The Doxa Motif in Paul: A Narrative Approach to the Vindication of the Glory of God through Christ

Tutkimustuotos: OpinnäyteVäitöskirja

Kuvaus

This dissertation explores the use and meaning of the doxa motif in undisputed Pauline literature. While doxa and its derivatives occur 72 times in undisputed letters and 96 times altogether inPauline literature, the doxa motif has not received sufficient attention in Pauline studies.

By examining Pauline doxa passages, the purpose of this research is to answer the following five questions:
(1) What are the most significant characters and events that are attached to the doxa motif in the Jewish Scriptures? Consequently, what kind of narrative substructure, if any, do they form?
(2) What are the characters and the events that are linked with doxa, and how do they relate to one another in Paul’s undisputed letters?
(3) How do the characters and the substructure of the Jewish Scriptures shape the logic of
argumentation in passages where Paul mentions doxa?
(4) How does Paul develop and redefine the narrative doxa motif in light of the Christ-event and the contemporary context, namely in the midst of the imperial cult that he is facing?
(5) How does Paul want his audience, Jews and Gentiles alike, to identify with the narrative characters in the story?

While the first question provides a necessary background for my study, the last four questions guide my research. The purpose of this methodology is to strive for us to comprehend the use of doxa in Pauline thought in light of the larger sub-narrative and the characters in the narrative.

Using a narrative methodology, this study suggests that Paul inherited a meaning and a doxa narrative with characters from the Jewish Scriptures. While the Hebrew word that is most commonly translated doxa is kabod, twenty-nine other Hebrew words are also translated as doxa. Thus, the semantic range of doxa is not limited to honor, but also includes the following connotations: aesthetic beauty, riches and wealth, either figurative or literal majestic strength and weight, a visible manifestation, separateness and holiness, and a form and likeness. The major character attached to doxa is the intrinsic character of the doxa of the Lord, referring to his moral character of holiness, superiority over other gods, and visible manifestation. Additionally, the Lord grants, gives and crowns doxa to Adam (i.e. humanity), to Israel, to royal kings, and to the eschatological Servant. Moreover, there was an eschatological expectation of the vindication of the doxa of the Lord through the eschatological Servant.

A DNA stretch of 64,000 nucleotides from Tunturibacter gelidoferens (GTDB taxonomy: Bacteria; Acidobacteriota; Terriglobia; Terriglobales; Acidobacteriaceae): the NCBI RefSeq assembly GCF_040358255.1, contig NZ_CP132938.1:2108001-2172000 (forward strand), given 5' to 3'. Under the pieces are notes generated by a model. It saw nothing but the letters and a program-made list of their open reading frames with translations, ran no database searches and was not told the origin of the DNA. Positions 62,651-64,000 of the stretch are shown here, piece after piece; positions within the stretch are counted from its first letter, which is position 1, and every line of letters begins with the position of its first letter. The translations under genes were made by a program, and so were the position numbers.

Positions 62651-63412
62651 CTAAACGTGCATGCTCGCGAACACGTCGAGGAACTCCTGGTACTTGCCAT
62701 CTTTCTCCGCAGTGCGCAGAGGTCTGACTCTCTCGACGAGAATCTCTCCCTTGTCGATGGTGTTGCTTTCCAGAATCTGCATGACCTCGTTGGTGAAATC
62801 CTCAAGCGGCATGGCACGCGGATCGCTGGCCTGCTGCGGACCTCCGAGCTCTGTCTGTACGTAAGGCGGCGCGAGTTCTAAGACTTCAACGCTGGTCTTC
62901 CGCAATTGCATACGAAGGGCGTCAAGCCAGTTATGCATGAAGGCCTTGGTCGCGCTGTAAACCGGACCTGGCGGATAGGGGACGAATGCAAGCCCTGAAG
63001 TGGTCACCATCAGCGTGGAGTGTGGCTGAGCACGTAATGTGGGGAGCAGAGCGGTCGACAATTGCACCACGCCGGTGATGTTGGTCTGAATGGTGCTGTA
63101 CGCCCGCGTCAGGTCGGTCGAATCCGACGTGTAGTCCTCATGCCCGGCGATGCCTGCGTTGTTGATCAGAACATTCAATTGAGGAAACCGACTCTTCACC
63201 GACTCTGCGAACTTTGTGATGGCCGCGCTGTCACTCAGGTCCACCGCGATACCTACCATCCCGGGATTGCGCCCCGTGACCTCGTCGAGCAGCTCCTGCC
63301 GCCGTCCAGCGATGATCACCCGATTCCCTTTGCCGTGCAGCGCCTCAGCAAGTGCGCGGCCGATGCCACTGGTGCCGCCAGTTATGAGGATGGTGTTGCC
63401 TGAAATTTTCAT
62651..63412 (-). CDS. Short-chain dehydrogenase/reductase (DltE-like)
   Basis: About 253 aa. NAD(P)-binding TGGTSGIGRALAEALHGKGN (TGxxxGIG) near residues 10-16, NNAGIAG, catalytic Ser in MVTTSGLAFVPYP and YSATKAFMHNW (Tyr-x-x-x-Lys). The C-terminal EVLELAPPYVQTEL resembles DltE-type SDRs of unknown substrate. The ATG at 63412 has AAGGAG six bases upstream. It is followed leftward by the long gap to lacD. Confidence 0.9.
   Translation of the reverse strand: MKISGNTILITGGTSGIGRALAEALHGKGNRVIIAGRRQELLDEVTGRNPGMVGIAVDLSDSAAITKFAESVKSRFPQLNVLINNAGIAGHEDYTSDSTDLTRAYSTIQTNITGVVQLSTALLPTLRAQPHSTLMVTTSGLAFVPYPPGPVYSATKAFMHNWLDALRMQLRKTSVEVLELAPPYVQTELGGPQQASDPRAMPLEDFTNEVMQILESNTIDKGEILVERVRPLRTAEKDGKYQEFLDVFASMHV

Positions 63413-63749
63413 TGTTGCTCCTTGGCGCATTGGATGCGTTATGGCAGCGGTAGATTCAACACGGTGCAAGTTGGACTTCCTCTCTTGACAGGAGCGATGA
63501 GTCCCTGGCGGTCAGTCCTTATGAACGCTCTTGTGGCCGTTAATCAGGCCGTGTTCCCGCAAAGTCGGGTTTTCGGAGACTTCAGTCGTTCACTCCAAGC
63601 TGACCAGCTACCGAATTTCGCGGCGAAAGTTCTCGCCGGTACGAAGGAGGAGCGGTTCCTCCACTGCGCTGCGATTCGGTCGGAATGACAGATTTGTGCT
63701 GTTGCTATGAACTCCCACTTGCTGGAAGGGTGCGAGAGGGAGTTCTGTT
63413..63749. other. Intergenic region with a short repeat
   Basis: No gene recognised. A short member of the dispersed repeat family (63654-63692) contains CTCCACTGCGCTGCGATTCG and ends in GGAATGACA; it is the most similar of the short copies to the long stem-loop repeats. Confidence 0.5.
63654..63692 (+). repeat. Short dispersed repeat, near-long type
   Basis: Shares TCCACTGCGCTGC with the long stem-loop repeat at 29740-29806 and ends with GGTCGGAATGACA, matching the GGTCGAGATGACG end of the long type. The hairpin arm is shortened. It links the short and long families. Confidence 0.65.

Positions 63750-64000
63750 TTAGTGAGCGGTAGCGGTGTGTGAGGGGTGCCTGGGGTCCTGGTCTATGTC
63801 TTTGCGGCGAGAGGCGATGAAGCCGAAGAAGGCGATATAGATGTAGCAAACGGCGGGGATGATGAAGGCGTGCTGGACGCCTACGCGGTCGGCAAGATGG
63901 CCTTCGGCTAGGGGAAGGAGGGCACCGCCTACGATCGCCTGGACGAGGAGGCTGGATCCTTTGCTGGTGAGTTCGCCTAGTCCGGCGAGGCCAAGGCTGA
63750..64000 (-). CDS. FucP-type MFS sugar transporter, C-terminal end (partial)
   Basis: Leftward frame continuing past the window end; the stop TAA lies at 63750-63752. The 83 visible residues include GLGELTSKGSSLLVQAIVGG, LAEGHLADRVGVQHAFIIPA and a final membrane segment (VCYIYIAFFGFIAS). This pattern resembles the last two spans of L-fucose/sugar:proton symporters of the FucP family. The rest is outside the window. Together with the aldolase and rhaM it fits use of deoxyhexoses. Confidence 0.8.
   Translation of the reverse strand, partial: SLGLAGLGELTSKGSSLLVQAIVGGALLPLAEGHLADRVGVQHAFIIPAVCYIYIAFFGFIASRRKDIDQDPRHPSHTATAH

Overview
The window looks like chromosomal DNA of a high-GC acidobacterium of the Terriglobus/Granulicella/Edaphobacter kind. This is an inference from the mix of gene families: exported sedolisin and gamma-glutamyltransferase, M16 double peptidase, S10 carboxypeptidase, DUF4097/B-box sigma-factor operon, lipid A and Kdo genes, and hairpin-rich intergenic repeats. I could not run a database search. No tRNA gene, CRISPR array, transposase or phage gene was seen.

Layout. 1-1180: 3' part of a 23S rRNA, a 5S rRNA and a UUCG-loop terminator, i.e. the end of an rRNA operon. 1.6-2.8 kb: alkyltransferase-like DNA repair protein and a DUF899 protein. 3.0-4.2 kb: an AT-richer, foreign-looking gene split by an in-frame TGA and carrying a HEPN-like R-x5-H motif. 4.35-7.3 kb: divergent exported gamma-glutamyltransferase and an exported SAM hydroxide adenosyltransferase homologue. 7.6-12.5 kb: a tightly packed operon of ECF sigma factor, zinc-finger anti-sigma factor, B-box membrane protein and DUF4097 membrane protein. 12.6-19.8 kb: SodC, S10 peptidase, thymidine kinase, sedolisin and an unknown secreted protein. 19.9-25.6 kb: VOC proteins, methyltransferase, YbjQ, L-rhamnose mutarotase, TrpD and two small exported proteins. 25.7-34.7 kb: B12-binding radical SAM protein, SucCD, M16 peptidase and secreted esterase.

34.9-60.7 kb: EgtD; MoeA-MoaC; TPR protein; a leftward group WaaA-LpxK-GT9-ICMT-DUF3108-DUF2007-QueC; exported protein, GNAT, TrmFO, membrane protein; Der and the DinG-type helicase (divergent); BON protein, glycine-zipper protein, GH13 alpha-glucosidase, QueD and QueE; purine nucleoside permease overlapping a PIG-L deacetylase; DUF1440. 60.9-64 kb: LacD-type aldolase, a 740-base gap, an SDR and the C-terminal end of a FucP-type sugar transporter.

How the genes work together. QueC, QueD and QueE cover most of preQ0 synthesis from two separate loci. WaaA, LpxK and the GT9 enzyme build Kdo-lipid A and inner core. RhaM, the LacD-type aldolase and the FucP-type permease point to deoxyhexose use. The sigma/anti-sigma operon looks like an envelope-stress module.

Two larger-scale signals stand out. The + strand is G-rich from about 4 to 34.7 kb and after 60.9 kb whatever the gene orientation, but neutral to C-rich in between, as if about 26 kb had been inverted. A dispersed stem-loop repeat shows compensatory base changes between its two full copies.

This dissertation suggests that Paul inherited the aforementioned narrative characters and developed and refined them in light of the Christ-event. Paul redefined the doxa of God as the identity of God’s intrinsic and essential character of importance, highlighted in his divine presence, truth, immortality, honor, judgment, and sovereign grace. Furthermore, Paul considers Adam (i.e.
humanity) and Israel to be the representative of God’s derived doxa and image.
Paul wanted his audience, Jews and Gentiles alike, to identify with the fallen Adam and with Israel, i.e. those who do not display the doxa of God due to idolatry. Paul then identifies Christ both as the intrinsic doxa of God, who represents God and the derivative doxa of God, namely the second Adam, the royal king, and the eschatological Servant. Thus, the Christ-event, his death,
crucifixion and resurrection, inaugurates the vindication of doxa of God and the eschatological transformation of Adam (i.e. humanity), Israel, nations, and the entire creation. This change is not merely a return to humanity’s original image and glory, but a metamorphosis into Christ’s greater glory.

Finally, Paul urges his audience to identify, not with the doxa of his opponents or Caesar, but with the sufferings of the crucified and risen Christ, the doxa of God, in order to glorify God. In his ethical paraenesis, taking into consideration the eschatological hope of total transformation into the likeness of the doxa of Christ at his parousia, Paul encourages believers to identify with Christ, which results in their transformation into the eschatological humanity of Christ-likeness. This transformation encompasses the sexual relationship between male and female as a display of the doxa of Christ. In addition, the renewed believing community of Jews and Gentiles that considers others before themselves is another outworking of the transformation. These practices glorify God and are present expressions of the vindication of the doxa of God in the believing humanity that awaits the final transformation to the likeness of the derivative glory of Christ. This dissertation contends that the vindication of the doxa of God through Christ and the transformation of the believers into the likeness of the image and doxa of Christ is the narrative structure that undergirds Paul’s doxa motif.
Alkuperäiskielienglanti
Myöntävä instituutio
  • Helsingin yliopisto
Valvoja/neuvonantaja
  • Dunderberg, Ismo, Valvoja
  • Huttunen, Niko, Valvoja
Myöntöpäivämäärä12 kesäkuuta 2018
JulkaisupaikkaHelsinki
Kustantaja
Painoksen ISBN978-951-51-4253-5
Sähköinen ISBN978-951-51-4254-2
TilaJulkaistu - 2018